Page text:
Have you seen Old People’s Home For 4 Year Olds, the latest show to hit the ABC? If you haven’t yet, do yourself a favor and stream it on ABC i View.
This fascinating TV series documents a social experiment where 4-year-olds spend time with the residents of a nearby Aged Care home. They take part in different activities together, leading to many heart-warming (and yes, also tear-jerking!) moments: Bevan celebrating his 94th birthday with excited children, older folk teaching younger kids about ‘the war’, an eager young Aiden leading Eric to collect leaves together outside.
Each episode reminds us about the positive power of empathy, enthusiasm and child-like play. It also teaches us an important lesson: that connecting with people is important to living a healthy and happy life in old age.
This isn’t new information, especially for those of us who work in the aged care industry. We’ve known for a while now that socialization is good for our health.Psychologist Susan Pinker, author of the book The Village Effect: How Face-To-Face Contact Can Make Us Healthier and Happier, said in her recent TEDTalk:
“Face-to-face contact releases a whole cascade of neurotransmitters and, like a vaccine, they protect you now, in the present, and well into the future … shaking hands, giving somebody a high-five is enough to release oxytocin, which increases your level of trust, and it lowers your cortisol levels, so it lowers your stress.”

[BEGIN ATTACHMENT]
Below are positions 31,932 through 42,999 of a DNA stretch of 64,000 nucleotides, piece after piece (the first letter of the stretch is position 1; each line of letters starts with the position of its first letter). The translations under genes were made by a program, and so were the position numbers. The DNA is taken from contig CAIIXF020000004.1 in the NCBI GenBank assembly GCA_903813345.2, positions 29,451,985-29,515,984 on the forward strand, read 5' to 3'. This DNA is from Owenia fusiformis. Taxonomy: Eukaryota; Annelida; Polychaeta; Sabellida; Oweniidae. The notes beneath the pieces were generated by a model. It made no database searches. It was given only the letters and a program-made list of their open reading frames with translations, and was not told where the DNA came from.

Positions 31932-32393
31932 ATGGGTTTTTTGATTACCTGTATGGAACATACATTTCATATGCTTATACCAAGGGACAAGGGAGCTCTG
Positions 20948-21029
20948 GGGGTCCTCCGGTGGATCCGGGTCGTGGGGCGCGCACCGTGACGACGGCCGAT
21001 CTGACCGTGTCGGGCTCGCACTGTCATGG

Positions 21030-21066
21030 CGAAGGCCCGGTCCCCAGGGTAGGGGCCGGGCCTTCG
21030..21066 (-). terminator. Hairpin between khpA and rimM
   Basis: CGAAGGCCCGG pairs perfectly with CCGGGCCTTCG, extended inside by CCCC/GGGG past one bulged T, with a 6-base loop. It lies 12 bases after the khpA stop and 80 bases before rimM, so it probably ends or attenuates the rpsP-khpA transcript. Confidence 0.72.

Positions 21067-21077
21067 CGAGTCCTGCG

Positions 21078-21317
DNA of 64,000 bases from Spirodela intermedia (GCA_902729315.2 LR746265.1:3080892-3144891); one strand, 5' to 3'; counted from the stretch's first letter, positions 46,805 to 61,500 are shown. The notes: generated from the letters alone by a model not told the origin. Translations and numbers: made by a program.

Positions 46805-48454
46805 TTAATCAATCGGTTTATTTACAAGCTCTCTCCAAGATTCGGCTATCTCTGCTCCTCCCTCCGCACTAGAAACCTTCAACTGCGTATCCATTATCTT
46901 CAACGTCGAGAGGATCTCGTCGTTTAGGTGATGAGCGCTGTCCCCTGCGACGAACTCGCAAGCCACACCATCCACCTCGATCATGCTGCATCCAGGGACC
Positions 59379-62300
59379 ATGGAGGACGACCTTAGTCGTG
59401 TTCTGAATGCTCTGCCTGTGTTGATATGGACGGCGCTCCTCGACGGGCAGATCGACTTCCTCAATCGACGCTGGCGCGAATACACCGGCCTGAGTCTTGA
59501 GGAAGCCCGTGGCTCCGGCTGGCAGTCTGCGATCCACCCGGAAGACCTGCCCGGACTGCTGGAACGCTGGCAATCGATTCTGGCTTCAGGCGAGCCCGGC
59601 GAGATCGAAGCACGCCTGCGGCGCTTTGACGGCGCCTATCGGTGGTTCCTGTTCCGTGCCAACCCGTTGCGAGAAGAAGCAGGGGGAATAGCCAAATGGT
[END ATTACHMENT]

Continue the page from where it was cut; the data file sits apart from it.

This is especially true as we grow older. Here are just a handful of the many ways that socializing benefits our health and well being as we age:
- slows the rate of cognitive decline
- provides a sense of belonging
- decreases risk of depression
- improves physical health and stronger immune system
- offers a better outlook on life, with things to look forward to in the day
- cultivates good self-esteem and sense of purpose
- even decreases mortality rates
It’s because of these reasons that home care is so important. Carers provide both much needed services and companionship to those who are elderly and find it hard to get out of the house: someone to chat to on a regular basis, to laugh and smile with, to bend a listening ear.
But this isn’t the full picture. Aside from paid professional carers, our elderly also need us – their family, friends, neighbors and wider community – to reach out to them. According to Old People’s Homes for 4 Year Olds, 40 per cent of people in aged care receive no visitors, while 50 per cent report depressive symptoms.
If we know someone who is isolated, the show is a great reminder to spend time with them. Drop by for a cup of tea, join them for a walk around the block, volunteer at a local Aged Care service, even just stop and say hello to the person living alone next-door.
Both you and your elderly loved one or neighbor will benefit from the social connection – no matter whether what age you are.